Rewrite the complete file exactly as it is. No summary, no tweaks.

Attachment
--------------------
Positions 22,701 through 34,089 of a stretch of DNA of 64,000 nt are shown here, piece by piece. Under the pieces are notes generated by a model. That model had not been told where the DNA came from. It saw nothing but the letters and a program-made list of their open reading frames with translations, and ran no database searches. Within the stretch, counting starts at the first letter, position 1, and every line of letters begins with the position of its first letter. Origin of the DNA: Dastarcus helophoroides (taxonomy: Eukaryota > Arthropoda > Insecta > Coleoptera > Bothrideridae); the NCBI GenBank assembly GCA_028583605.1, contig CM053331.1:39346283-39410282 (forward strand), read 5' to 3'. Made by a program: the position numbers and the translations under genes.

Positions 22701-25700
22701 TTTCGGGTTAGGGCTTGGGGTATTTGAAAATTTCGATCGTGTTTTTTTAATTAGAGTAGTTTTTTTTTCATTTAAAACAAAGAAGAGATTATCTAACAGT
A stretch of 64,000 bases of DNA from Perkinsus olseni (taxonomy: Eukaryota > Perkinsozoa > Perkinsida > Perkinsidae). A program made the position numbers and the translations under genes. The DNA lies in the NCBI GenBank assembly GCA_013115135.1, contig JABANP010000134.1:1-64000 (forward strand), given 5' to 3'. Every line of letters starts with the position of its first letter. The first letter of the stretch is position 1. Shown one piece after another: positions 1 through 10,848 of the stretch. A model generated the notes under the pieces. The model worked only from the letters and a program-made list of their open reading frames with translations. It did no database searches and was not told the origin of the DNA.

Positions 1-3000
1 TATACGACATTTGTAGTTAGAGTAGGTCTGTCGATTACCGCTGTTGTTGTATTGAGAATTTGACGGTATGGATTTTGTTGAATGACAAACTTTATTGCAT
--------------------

Positions 22,701 through 34,089 of a stretch of DNA of 64,000 nt are shown here, piece by piece. Under the pieces are notes generated by a model. That model had not been told where the DNA came from. It saw nothing but the letters and a program-made list of their open reading frames with translations, and ran no database searches. Within the stretch, counting starts at the first letter, position 1, and every line of letters begins with the position of its first letter. Origin of the DNA: Dastarcus helophoroides (taxonomy: Eukaryota > Arthropoda > Insecta > Coleoptera > Bothrideridae); the NCBI GenBank assembly GCA_028583605.1, contig CM053331.1:39346283-39410282 (forward strand), read 5' to 3'. Made by a program: the position numbers and the translations under genes.

Positions 22701-25700
22701 TTTCGGGTTAGGGCTTGGGGTATTTGAAAATTTCGATCGTGTTTTTTTAATTAGAGTAGTTTTTTTTTCATTTAAAACAAAGAAGAGATTATCTAACAGT
A stretch of 64,000 bases of DNA from Perkinsus olseni (taxonomy: Eukaryota > Perkinsozoa > Perkinsida > Perkinsidae). A program made the position numbers and the translations under genes. The DNA lies in the NCBI GenBank assembly GCA_013115135.1, contig JABANP010000134.1:1-64000 (forward strand), given 5' to 3'. Every line of letters starts with the position of its first letter. The first letter of the stretch is position 1. Shown one piece after another: positions 1 through 10,848 of the stretch. A model generated the notes under the pieces. The model worked only from the letters and a program-made list of their open reading frames with translations. It did no database searches and was not told the origin of the DNA.

Positions 1-3000
1 TATACGACATTTGTAGTTAGAGTAGGTCTGTCGATTACCGCTGTTGTTGTATTGAGAATTTGACGGTATGGATTTTGTTGAATGACAAACTTTATTGCAT